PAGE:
Pressure group, OccupyGhana, is calling on the presidency to, as a matter of national importance, launch a full scale investigation into alleged fuel smuggling syndicate operating in the oil sector.
The group believes that until government takes drastic steps by prosecuting perpetrators of the act, the cartel would continue to operate in the sector, to the detriment of the national economy.
According to a report published by the Chamber of Bulk Distribution (CBOD), an umbrella body of the Bulk Oil Distribution Companies in Ghana, there is some systematic cases of smuggling of fuel in the country.
The report which was launched by the Energy Minister, Boakye Agyarko on Friday, indicted officials of the National Security, the Ghana Revenue Authority and political appointees at the office of the president.
On that score, OccupyGhana in a strongly worded letter to the Chief of Staff said “We note with concern the alleged revenue losses amounting to GHS 1.4 billion in the loss of over 800-thousand metric tonnes of subsidized fuel.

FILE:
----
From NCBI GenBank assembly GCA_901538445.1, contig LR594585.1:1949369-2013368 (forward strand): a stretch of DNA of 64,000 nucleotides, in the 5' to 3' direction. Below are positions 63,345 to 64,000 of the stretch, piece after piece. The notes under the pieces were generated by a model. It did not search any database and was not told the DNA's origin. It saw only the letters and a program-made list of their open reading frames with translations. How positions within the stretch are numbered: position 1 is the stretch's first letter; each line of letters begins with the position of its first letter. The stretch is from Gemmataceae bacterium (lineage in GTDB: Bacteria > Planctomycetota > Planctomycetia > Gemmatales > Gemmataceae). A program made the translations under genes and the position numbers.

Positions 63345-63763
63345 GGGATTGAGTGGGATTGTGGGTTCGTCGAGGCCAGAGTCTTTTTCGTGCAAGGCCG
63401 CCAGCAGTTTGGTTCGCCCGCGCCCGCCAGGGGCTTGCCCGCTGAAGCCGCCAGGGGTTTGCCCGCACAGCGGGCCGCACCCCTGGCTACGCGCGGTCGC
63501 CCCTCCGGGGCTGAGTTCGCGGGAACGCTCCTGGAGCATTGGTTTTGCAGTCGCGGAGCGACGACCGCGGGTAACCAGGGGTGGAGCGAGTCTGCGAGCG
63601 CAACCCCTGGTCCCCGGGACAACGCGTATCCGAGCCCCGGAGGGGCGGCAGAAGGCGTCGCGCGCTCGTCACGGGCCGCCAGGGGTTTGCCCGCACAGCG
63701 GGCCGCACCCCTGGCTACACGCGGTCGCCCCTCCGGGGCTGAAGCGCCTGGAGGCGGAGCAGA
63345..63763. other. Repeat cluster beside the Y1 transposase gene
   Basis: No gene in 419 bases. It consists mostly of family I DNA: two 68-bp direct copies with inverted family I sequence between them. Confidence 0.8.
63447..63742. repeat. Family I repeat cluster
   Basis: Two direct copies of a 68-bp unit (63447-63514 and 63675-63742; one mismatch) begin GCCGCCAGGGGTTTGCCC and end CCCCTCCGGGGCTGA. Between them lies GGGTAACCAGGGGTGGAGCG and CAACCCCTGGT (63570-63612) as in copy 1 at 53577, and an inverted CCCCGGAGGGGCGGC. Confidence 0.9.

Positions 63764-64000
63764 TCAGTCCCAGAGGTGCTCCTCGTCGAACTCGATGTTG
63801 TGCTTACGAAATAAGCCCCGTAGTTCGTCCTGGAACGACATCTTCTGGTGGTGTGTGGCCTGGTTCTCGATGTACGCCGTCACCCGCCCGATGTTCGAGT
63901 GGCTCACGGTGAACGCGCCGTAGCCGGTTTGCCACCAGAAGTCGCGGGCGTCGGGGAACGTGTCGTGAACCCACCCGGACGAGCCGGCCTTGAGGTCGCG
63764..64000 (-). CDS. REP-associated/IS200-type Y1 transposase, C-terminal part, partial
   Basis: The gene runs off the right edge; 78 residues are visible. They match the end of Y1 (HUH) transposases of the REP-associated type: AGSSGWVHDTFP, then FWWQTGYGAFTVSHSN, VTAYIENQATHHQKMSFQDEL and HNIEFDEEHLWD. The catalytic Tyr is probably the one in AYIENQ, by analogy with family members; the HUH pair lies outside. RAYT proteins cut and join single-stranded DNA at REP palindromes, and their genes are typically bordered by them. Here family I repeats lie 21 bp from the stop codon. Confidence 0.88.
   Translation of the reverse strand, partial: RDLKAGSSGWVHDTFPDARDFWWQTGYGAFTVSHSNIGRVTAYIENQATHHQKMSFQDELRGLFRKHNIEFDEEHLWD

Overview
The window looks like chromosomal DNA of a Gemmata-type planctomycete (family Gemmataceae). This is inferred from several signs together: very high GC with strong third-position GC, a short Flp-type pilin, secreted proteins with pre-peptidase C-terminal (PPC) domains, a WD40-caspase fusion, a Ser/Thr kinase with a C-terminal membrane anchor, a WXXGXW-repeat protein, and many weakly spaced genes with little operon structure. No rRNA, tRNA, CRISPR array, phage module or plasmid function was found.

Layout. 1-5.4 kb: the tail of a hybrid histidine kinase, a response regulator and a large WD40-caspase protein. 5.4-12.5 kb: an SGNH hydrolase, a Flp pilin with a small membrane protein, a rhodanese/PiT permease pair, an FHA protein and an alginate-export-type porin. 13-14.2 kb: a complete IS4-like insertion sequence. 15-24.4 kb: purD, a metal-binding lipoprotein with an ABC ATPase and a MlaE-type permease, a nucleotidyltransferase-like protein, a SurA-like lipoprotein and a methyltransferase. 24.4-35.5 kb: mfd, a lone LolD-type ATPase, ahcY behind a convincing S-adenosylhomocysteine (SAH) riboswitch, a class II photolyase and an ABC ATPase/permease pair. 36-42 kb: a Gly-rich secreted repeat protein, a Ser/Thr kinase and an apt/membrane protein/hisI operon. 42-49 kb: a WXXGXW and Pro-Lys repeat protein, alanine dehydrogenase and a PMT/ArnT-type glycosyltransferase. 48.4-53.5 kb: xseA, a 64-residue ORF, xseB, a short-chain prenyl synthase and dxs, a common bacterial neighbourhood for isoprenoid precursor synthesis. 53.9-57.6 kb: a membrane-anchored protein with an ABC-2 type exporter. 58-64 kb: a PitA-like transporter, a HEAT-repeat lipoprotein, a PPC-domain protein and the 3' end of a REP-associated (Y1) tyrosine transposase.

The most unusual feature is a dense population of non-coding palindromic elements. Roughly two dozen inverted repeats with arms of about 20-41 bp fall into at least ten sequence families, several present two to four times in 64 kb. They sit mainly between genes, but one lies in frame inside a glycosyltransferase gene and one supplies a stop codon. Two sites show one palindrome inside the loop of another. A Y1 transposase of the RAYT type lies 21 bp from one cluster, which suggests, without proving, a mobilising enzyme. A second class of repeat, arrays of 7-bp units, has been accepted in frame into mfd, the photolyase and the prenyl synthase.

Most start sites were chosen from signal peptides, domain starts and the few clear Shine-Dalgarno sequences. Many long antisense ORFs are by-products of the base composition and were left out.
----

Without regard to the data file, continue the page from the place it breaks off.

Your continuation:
“If true, this is completely unacceptable. Also worrying is the allegation that about GHS 5.2 million was lost to the National Petroleum Authority (NPA) from diversions of 230 illegitimately subsidized premix trucks.”
The group added, “increased smuggling activities along our coasts, under-invoicing, illegal tax and regulatory margins, ESLA under-reporting, Special Petroleum Tax (SPT) transfer pricing, deliberate inefficiencies and illegalities at BOST, unlawful profiteering, tax evasion and export dumping.”
The group says it is particularly troubled by “the claim that these are happening with the connivance and complicity of officials in the office of the President, in National Security, and in GRA.”
It says, “In the interest of the principles of probity, accountability and transparency, we write to request that full-scale criminal and highly forensic investigations are conducted into the alleged findings in the CBOD Report.
“If any persons are found to have engaged in these acts we would urge the prosecution of all criminally culpable elements within the petroleum value chain to the full extent permissible by law, no matter who these culpable elements may be.”
The Chamber had also called for investigations into the matter.
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